Pro Evolution Soccer 2013

August 11, 2013

This review was contributed by Rob Pike, Rocket Chainsaw community member.

It’s that time of the year again. Another round of football games are upon us and Konami have beaten EA to the punch releasing Pro Evolution Soccer 2013 a week prior to EA’s heavyweight.

Pro Evolution Soccer 2013 sees Konami ­­introduce Player ID, Dynamic First Touch and some game changing manual pass and shoot options on top of the already impressive array of gameplay modes. Is this the year Konami will deliver the goods? Since PES has found itself on the PS3 and Xbox 360 the quality football sim fans knew and loved has been MIA. Konami have taken all feedback on board and delivered a football SIM no sports fan should miss.

The first thing you will notice playing your first match is that the physics and speed of the game have been tweaked from last year’s edition. The ball bobbles and bounces across the ground when passed at speed and will curl when passed over long distances. The ball physics and player movement give an amazing sense of realism, the weight of the ball feels perfect weather you’re firing a shot into the top corner or simply stringing some passes together.

pes ps3 500x281 Pro Evolution Soccer 2013

Passing feels perfect – get the ball to a quality play maker and good things are going to happen. It’s not simply a matter of spotting a run and passing to that player. You pass to where YOU want the player to run, allowing you to create runs into open space. This may be possible in other football games but PES 2013 nails it.

Player ID is a new addition to this year. Not all players have Player ID but the ones that do run, shoot, pass, move just like their real life counterparts. Whether it be Ronaldo’s running action, Messi’s amazing turning circle or Robben’s amazing left foot shots. When you first boot up the game and create a profile you are presented with a host of “assist” options. Pass assist, shoot assist, tackle assist, etc. I chose semi assist, which is the lowest amount of assistance without going fully manual. When playing with manual passing and shooting the exact location of where the ball goes is all left up to you. This is for very experienced players only. I tried this option, and found my passing was all over the place – the shots were spraying everywhere except towards the keeper. My 10+ years of football gaming experience really wasn’t showing.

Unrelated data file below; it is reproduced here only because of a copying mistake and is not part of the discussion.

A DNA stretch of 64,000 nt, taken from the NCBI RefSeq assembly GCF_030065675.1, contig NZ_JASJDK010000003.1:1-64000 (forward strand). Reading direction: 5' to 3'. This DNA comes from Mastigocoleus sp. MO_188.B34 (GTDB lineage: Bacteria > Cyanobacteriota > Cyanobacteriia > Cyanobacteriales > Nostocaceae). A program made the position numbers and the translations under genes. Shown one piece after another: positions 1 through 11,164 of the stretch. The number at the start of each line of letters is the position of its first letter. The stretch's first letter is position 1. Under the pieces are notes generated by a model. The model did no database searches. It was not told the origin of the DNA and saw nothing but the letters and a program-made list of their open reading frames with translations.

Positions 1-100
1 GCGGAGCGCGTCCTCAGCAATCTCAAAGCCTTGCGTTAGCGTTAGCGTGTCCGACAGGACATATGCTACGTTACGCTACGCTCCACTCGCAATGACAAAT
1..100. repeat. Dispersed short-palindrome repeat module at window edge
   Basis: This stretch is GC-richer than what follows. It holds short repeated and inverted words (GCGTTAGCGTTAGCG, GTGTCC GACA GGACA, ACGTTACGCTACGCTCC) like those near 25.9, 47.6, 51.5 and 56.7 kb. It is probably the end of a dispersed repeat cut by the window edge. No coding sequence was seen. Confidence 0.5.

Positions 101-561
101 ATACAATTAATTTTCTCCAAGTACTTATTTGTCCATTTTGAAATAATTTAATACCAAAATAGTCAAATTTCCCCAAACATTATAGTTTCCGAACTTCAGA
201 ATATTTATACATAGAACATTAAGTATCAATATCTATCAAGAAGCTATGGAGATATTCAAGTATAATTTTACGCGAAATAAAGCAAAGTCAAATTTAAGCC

There is an extensive Training mode which shows you everything from different shot types to the various ways to trap the ball. Putting you in various situations and asking you to complete a goal. This is a great introduction to the game and I recommend even seasoned PES players run through this as they touch on all the new skills. Although the training drills are a great way to learn, the lack of feedback when failing the drills will turn some people off. A simple ‘too early’ or ‘too late’ message would have been very welcome.

Dynamic first touch (another new gameplay addition) has also added great depth to the gameplay. A perfect first touch inside the box can see a player trap a ball coming in at pace and give him an extra metre on his defender. Or, if you’re good enough, a perfect touch can see your player chest the ball up and produce a stunning bicycle kick. This is by no means easy to do. I struggled pulling this off in training mode let alone a match situation.

As well as having full control over your player’s first touch, you also have greater control of your shots at goal. Ensuring your player is on the right angle, suited to his preferred foot, is more important than ever to get a quality shot off. Holding R2 produces a controlled shot, with not much power but far more accuracy -perfect for 1v1’s with the goalkeeper.

PES 2013 Valdes 580x326 500x281 Pro Evolution Soccer 2013